Think like a business owner not an electrician!

In ramblings by David Parden

Making the transition from electrician to the owner of an electrical contracting company requires one to change their mindset about what it is they do if they want to be successful. Lets examine what electricians versus owners do in their day-to-day duties.

Electricians are concerned with trouble shooting and installing electrical apparatus. Foremen are concerned with ordering material, manpower, and schedule. Basically they are concerned with getting the job done only!

The primary function of the owner is getting work for the company and making a profit on that work. A good business owner is first and foremost a great salesman. As stated in previous blogs, the two most successful electrical contractors I knew were not even master electricians.

An electrician’s salary is paid from the labor built into the estimate. Business owners are paid from the overhead bid into the estimate. If you do not understand overhead you better become familiar with it really fast or your destined to join the ranks of failed contractors. Electricians are paid for everything they do. Business owners are paid for little they do. Electricians work 40 hours per week. Business owners work a whole lot more! Electricians get to leave the job at work. Owners are always working.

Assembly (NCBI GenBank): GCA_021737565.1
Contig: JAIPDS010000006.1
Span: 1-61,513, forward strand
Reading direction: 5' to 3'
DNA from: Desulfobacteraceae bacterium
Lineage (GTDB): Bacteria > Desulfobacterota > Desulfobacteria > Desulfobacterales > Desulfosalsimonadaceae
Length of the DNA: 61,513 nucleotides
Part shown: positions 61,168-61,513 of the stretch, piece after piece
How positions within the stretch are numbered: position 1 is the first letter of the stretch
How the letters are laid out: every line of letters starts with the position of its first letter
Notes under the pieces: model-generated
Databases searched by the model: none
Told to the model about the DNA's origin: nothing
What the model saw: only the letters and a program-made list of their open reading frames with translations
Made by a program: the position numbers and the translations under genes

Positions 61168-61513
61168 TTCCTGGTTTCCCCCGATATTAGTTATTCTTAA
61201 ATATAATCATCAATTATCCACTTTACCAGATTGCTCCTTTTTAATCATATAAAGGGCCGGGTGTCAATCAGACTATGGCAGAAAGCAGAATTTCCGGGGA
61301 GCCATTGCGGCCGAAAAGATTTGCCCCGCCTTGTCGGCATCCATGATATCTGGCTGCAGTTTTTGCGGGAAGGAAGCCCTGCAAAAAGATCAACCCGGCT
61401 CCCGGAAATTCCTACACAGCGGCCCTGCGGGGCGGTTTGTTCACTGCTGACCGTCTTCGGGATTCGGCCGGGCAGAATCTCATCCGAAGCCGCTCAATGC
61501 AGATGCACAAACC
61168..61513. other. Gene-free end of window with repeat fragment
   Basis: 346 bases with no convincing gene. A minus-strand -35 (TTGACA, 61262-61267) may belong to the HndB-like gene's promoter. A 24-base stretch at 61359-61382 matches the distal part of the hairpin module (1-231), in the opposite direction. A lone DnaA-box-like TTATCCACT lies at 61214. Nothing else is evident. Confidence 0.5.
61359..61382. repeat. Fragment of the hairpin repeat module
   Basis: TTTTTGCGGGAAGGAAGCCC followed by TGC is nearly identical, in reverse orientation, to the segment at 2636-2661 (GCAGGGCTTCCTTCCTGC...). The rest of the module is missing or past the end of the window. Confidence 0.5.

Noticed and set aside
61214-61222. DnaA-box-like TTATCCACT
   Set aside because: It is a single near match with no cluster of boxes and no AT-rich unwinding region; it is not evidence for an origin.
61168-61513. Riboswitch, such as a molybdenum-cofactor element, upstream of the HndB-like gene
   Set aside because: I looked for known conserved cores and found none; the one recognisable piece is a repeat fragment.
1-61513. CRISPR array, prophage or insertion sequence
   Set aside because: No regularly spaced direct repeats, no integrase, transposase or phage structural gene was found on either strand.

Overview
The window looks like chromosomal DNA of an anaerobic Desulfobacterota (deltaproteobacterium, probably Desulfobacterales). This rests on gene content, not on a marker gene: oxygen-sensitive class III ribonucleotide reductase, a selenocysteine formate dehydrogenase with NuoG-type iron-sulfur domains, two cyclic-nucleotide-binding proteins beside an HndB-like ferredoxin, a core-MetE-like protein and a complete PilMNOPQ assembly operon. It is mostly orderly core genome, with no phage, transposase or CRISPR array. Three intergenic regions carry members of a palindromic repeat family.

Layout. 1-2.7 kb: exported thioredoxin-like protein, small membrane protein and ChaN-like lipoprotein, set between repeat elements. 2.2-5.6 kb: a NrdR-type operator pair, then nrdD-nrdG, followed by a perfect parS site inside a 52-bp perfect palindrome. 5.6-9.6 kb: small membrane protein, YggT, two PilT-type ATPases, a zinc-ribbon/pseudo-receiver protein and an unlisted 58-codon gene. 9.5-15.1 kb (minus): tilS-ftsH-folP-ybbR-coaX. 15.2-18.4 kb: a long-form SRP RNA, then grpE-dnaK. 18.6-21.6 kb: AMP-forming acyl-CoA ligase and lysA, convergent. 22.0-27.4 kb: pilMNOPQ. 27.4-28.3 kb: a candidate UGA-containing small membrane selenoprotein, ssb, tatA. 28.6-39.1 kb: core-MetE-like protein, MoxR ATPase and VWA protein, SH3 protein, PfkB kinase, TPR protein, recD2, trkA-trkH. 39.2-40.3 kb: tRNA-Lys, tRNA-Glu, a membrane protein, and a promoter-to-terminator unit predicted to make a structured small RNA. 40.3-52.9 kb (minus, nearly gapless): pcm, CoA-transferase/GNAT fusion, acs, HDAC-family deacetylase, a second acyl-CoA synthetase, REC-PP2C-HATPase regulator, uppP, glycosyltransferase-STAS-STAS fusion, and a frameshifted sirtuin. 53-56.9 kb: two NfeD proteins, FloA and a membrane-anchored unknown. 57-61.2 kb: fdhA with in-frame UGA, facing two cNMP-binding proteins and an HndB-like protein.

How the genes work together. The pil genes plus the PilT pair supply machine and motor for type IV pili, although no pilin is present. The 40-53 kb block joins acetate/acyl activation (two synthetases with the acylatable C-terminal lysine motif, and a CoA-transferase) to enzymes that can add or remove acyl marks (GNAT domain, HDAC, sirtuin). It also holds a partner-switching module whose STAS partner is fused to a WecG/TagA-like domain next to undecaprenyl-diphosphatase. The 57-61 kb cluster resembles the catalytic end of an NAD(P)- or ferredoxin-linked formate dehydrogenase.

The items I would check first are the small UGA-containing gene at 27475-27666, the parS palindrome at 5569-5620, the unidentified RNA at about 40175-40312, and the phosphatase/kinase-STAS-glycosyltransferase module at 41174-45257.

Electricians use tools like side cutters, crimpers, and screwdrivers. Owners use tools like calculators, accounting software, and scale rulers. If you’re an owner of a business and you are primarily are using your hand tools your probably not going to make it in the long term. What happens to your little company when you get sick or take a vacation? Does it just cease to operate? How much grace period do you think your clients will give you before moving on to another electrical contractor?

If you are just starting out or never really made the transition to owner here are some essential things you should be doing as a business owner or have available to you.

  1. Marketing your business
  2. Estimating work
  3. Payroll and accounting
  4. Working with your CPA
  5. Working with your business attorney
  6. Project Management
  7. Safety


None of the items listed above have anything to do with actually installing or trouble shooting electrical work. You are in the business of SELLING electrical work that your company just happens to install. The art of running a business isn’t so much about the product but the art of selling the product. There are a million and one electrical contractors out there on any given day and probably 25% of them are about to fail. Are you going to be one of them? If you do not get your head right you likely will be! To Learn more developing your skills as a business person click here